- Robert Stines
Justice Gorsuch has millennial kids
Recently, in Carpenter v. United States, the US Supreme Court ruled that an individual maintains a legitimate expectation of privacy in the record of his/her physical movements as captured through cell-site location information. In layman's terms, the Government should, in most cases, get a warrant before tracking your movements through your cellphone (The Wire fans can relate).
Justice Gorsuch, the newly appointed justice, and one of the conservatives on the Court, disagreed and wrote a dissenting opinion. In reading his dissent, I am convinced his kids are millennials.
Before going further, here are some interesting facts on cellphones. There are 396 million cell phone service accounts in the United States—for a nation of 326 million people. Cell phones continuously scan their environment looking for the best signal, which generally comes from the closest cell site. Modern cell phones tap into the wireless network several times a minute whenever their signal is on, even if the owner is not using one of the phone’s features. Each time the phone connects to a cell site, it generates a time-stamped record known as cell-site location information (CSLI). Wireless companies keep this information for various reasons, one of which is to sell aggregated location records to data brokers.
Several Robberies, Many Cellphones, One Snitch
In 2011, police officers arrested four men suspected of robbing a series of Radio Shack and TMobile stores in Detroit. One of the men confessed that, over the previous four months, the group had robbed nine different stores in Michigan and Ohio. The suspect (or snitch) identified accomplices and gave the FBI some of their cell phone numbers.
With the confession, and understanding the treasure trove of evidence in CSLI, the prosecutors applied for court orders under the Stored Communications Act to obtain cell phone records for several suspects, including Timothy Carpenter.
A magistrate judge granted the order and the Government obtained 12,898 location points cataloging Carpenter’s movements over 127 days—an average of 101 data points per day. The key point here is that the Government did not need, and thus, did not obtain a warrant to gather this information.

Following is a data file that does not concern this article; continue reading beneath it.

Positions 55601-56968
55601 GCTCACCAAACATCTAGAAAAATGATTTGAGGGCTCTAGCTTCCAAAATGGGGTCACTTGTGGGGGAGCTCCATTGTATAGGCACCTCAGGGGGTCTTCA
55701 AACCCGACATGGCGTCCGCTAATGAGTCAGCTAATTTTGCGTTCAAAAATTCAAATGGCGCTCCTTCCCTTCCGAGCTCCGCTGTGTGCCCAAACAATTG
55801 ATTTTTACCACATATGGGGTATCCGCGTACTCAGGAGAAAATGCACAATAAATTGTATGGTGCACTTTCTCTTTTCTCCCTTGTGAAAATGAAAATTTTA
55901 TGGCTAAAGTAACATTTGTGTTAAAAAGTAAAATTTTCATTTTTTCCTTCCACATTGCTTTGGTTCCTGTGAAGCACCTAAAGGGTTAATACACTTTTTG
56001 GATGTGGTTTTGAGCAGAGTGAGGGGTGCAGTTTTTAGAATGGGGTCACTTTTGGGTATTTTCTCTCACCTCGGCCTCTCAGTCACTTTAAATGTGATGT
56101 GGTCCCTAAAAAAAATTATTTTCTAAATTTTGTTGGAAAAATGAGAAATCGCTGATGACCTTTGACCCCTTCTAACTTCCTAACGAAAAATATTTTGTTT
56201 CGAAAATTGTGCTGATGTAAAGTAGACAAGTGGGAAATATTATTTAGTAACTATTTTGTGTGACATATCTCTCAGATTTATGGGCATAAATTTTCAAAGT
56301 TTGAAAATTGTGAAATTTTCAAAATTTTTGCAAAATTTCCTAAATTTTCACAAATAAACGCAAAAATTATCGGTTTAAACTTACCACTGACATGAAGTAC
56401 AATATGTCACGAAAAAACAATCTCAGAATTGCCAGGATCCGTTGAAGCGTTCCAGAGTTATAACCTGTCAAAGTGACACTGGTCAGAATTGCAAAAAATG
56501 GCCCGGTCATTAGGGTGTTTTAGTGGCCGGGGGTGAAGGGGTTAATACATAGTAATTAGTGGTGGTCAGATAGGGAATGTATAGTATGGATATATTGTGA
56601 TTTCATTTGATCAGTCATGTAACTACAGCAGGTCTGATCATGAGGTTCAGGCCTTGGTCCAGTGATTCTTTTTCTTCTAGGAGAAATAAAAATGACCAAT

Obviously, the feds arrested Mr. Carpenter.
At trial, through the use of the CSLI, the Government produced maps that placed Carpenter’s phone near four of the charged robberies. Carpenter was convicted on all but one of the firearm counts and sentenced to more than 100 years in prison.
Carpenter’s attorneys fought to strike the cell tower evidence arguing that it violated his Fourth Amendment right to be protected from unreasonable searched and seizures. The trial court disagreed. After losing an appeal, Carpenter petitioned to the Supreme Court.
The Third Party Principle
The Fourth Amendment protects “[t]he right of the people to be secure in their persons, houses, papers, and effects, against unreasonable searches and seizures.”
According to the Supreme Court, the basic purpose of this Amendment is to safeguard the privacy and security of individuals against arbitrary invasions by governmental officials.
The Supreme Court previously determined, however, that a person has no legitimate expectation of privacy in information she voluntarily turns over to third parties. Because of the third party principle, the Government is typically free to obtain the information you voluntarily provide to banks, telephone companies, accountants, maybe even your doctor.
The fact that Carpenter continuously, but unknowingly, revealed his location to his wireless carrier implicated the third party principle. This is why the trial court and the appeal court decided that Carpenter’s cell-site location information was fair game for the Government - no warrant necessary.
Supreme Court Disagrees